As the hurricane season is slowly behind us, it is time to address its after-effetcs and develop prevention strategies for dealing with future impacts. But which measures can governments take to address hurricane displacement?
[This article originally appeared at climatemigration.org.uk. The Climate and Migration Coalition is a network of organisations working together on the links between climate disasters and human movement.]
As the planet warms hurricanes get more powerful. The percentage of hurricanes that are the most powerful (and therefore most destructive) is linked to climate change. The amount of water that hurricanes carry is also linked to a warming planet, and wetter hurricanes drop more water when they hit land leading to worse flooding. The warming we have already had is already changing hurricanes and making them worse. There is also a time lag between us putting carbon into the atmosphere and the temperature going up. This means that unfortunately there is some warming that will catch up with us, regardless of how fast we reduce emissions. However, it is vital that everything is done to limit further warming beyond this.
“Temporary protection” is the legal term for a variety of different ways that governments allow foreign nationals to stay in their countries after disasters. For example if someone from country A is in country B – perhaps on a working visa – and country A is hit by a disaster, then country B may offer this person some form of temporary protection. This could allow them to legally extend their stay – meaning they don’t have to return to their home country in the immediate aftermath of the disaster. Yes, it’s temporary and doesn’t create long term security. But in emergencies temporary protection means people don’t have to go back to dangerous places. Different countries offer temporary protection differently. Some are more generous than others. But as disasters become supercharged by climate change people will need to use temporary protection more often.
When hurricanes strike people are usually displaced internally. They are forced from their homes and travel to the nearest place of safety. In the aftermath of a disaster people will often move again, but again usually within their own country. People who are displaced in this way are often vulnerable. They may find that their rights are not respected in their new location, that government agencies want to forcibly move them again or “contain” displaced people against their will. The Guiding Principles on Internal Displacement (GPID) were established to set the ground rules for how governments must treat people when they have been internally displaced. As climate change alters disasters and increases displacement, more and more people will need the GPID to ensure their rights are respected.
Usually when disasters strike, people stay within their country. But this isn’t always the case. In some cases people will move across international borders. When this happens they fall into a legal limbo. They don’t necessarily have the right to stay in their new country, even if going back means placing themselves in extreme danger. The Refugee Convention very specifically identifies what someone must be fleeing in order to gain refugee status. Disasters and the impacts of climate change are not included, and there are sound legal reasons why trying to edit the refugee convention won’t work. Therefore a new programme has been set up to protect the rights of people fleeing across borders as a result of disasters and the impacts of climate change. The Platform on Disaster Displacement is an agreement between 100 countries that outlines how the rights of such people should be protected when they have fled across a border due to a disaster. The Platform is non-binding and not all countries have signed up. But as climate change begins to create more displacement the Platform will become increasingly important, and states must begin to engage with the Platform if they haven’t already.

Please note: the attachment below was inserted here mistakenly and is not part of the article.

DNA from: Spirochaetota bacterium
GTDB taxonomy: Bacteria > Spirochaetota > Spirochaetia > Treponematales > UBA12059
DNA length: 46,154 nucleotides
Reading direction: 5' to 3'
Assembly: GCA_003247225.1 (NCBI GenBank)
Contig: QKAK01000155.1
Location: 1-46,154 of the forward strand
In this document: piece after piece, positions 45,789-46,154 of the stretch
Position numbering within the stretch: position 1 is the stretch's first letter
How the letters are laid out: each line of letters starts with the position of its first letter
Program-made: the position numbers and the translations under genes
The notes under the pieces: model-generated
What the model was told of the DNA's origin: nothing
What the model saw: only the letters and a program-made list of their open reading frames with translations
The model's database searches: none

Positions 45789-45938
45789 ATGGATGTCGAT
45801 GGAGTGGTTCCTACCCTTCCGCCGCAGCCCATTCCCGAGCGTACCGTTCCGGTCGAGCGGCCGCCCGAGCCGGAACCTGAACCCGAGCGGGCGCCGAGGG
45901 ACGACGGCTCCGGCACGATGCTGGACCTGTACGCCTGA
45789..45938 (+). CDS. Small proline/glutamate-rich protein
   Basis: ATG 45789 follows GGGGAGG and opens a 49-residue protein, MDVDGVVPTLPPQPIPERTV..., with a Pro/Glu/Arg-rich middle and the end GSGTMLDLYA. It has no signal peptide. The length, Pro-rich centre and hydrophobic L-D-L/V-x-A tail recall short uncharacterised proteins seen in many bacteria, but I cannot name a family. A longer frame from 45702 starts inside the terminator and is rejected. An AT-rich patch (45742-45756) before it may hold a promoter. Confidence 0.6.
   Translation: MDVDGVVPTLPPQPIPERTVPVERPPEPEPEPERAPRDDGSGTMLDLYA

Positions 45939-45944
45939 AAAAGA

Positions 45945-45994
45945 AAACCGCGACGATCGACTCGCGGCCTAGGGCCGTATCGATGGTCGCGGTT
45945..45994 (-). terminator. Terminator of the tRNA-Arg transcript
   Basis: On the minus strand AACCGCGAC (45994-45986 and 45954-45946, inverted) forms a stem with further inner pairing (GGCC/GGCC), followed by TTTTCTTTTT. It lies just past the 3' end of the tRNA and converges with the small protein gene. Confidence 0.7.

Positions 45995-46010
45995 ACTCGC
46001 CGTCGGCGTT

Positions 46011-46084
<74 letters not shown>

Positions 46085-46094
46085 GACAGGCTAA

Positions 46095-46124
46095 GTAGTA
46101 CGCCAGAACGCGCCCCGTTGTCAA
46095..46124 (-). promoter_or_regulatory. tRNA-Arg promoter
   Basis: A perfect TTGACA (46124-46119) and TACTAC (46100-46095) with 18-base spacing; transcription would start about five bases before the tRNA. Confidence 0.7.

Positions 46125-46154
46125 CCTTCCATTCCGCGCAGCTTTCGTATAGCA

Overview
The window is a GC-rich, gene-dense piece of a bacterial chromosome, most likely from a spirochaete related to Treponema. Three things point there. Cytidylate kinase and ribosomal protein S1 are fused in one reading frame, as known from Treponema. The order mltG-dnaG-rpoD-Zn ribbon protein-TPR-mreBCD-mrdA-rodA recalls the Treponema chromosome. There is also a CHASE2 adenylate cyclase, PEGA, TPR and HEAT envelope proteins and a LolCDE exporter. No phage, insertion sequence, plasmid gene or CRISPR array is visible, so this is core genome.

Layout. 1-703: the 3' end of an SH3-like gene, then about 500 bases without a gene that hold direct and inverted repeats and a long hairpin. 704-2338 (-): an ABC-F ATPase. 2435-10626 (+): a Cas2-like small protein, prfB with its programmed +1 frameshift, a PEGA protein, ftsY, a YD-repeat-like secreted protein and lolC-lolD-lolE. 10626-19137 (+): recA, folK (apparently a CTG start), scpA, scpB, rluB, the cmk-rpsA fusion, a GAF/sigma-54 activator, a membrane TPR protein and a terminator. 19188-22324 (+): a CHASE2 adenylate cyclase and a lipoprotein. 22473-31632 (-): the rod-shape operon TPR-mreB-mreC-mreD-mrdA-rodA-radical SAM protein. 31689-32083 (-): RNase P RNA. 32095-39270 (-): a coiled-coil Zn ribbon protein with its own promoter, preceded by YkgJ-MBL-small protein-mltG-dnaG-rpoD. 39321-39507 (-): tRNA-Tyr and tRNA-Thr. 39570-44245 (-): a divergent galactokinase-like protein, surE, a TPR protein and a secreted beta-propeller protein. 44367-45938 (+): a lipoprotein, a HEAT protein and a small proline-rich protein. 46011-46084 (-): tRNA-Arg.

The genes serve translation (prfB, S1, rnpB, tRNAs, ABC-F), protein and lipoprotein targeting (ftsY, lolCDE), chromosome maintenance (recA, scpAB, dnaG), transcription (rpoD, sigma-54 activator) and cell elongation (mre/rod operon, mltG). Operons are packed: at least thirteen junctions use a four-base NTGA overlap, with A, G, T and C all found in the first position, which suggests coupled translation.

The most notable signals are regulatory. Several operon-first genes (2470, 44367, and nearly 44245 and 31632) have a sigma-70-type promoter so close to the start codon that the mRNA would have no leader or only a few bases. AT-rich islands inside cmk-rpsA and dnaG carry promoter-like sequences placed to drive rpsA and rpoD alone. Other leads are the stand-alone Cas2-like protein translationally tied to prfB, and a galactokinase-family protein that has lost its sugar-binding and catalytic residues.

Planning for disasters saves lives. Places that have invested money in planning for disasters recover faster and face lower death tolls. When people are displaced by disasters, emergency plans can mean that they have somewhere safe to go – where immediate medical and trauma needs can be met. Planning for disasters isn’t cheap, and this means that rich places often cope better in disasters than poor places. Wealthy places that don’t yet have decent energy planning should start investing. Underinvestment in places populated by religious and ethnic minorities is obviously shocking, but also common. Poor investment in emergency planning often follows the same geographic patterns as low investment in housing, health and education. Challenging unequal investment in emergency planning is therefore part of challenging wider inequalities across our societies.
It is an uncomfortable truth that as the planet warms some places will become impossible to protect from the impacts of climate change. For the people who live in these places, safe and legal ways of moving must be created. For the people of the island state of Kiribati this has become known as “migration with dignity”. Rather than becoming “climate refugees” they would prefer to move legally, with their rights fully respected and become part of new communities. But migration with dignity is not a given. Unless states become more open to the idea of safe, legal migration in the face of climate change, many people will be forced to move illegally. Or governments may attempt to move people without their full consent. For example, in China thousands of people have been moved against their will on the pretext of protecting them from environmental degradation. As climate change makes some places impossible to protect from disasters, governments must think about how people will be helped to move with dignity and safety.
Alex Randall is the programme leader of the Climate and Migration Coalition